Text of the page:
As technology advanced in the late 20th Century we began to embrace digital versions of the Gregorian calendar. Some relied on devices like the Psion palm tops as personal diary for appointments until online calendars became more prominent. 30 Boxes was launched in 2009, followed in 2011 by Office 365, and Google Calendar 2006.
Now, we’re flooded with online calendars.
Today we’re flooded with online calendars. There are online calendars used solely for offices and teams, families, planning trips, and calendars that schedule meetings and appointments. Some people use their online calendars as a personal diary and to manage their to-do-lists. The possibilities are endless.
Using Natural Language Create to Manage Your Calendar
Perhaps the most promising feature that online calendars currently offer is using natural language to add and edit entries in your calendar.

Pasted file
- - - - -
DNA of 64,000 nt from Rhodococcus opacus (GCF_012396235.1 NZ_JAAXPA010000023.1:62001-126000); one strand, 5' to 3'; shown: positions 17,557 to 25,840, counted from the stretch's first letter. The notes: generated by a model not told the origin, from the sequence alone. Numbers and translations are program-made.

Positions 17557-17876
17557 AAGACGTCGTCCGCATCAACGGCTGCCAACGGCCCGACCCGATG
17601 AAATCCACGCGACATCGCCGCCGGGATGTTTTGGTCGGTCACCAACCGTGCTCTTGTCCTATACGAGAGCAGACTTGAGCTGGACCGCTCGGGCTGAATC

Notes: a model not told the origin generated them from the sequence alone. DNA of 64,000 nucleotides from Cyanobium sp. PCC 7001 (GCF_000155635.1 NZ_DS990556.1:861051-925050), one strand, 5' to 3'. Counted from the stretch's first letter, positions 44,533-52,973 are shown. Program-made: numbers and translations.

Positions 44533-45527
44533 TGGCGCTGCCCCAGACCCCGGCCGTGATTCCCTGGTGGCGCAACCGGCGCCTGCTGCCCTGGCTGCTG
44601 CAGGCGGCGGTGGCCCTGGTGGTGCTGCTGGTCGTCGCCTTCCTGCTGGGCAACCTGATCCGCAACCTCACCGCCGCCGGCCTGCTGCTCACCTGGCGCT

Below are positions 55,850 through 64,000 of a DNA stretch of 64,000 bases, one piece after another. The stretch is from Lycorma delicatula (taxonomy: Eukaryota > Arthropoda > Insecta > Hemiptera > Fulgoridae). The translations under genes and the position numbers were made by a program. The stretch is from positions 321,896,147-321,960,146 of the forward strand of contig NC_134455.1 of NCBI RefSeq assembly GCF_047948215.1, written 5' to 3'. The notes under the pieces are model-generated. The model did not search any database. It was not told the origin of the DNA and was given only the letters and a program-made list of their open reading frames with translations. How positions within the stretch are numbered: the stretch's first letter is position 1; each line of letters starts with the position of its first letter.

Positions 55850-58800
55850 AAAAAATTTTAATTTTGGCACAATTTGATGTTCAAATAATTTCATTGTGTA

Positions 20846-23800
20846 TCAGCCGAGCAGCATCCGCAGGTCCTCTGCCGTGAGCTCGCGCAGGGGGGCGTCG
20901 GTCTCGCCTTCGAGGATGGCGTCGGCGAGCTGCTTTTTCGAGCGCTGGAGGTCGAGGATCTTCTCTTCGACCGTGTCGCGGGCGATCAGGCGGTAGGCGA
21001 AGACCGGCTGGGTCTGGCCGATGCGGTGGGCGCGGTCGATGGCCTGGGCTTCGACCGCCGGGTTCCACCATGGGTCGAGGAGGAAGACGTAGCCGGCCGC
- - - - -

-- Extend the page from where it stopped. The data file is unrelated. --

To be fair, the so-called “voice revolution” isn’t a new development. IBM introduced the first speech recognition machine, the IBM Shoebox, all the way back in 1962. Dragon Dictate debuted in the mid-1990s, and Microsoft Office first introduced a speech recognition feature in Office XP.
Things have accelerated quickly with the release of Siri in 2011, Google Now in 2012, and Alexa in 2014. Because voice technology is now at our fingertips, it only made sense for it to be incorporated into our online calendars.
Let’s say that you use Google Calendar. You can use Google Assistant to create new events like a doctor’s appointment or a team meeting. You can also use Google Assistant to set alarms, reminders, and even receive a list of your commitments for a specific day.
Speaking to your calendar.
For example, you can say, “Okay Google, create a calendar event: team meeting Tuesday at three pm in the conference room. What are my commitments on May 20?” Or, “When is my next dentist appointment?”
Siri also has these capabilities, but iPhone users may be better at times using the Fantastical 2 app. That’s because it’s natural speech processing is spot-on. It’s also more accurate at determining whether something is a time, location, or event name. The app can even sort out how to compose the calendar event.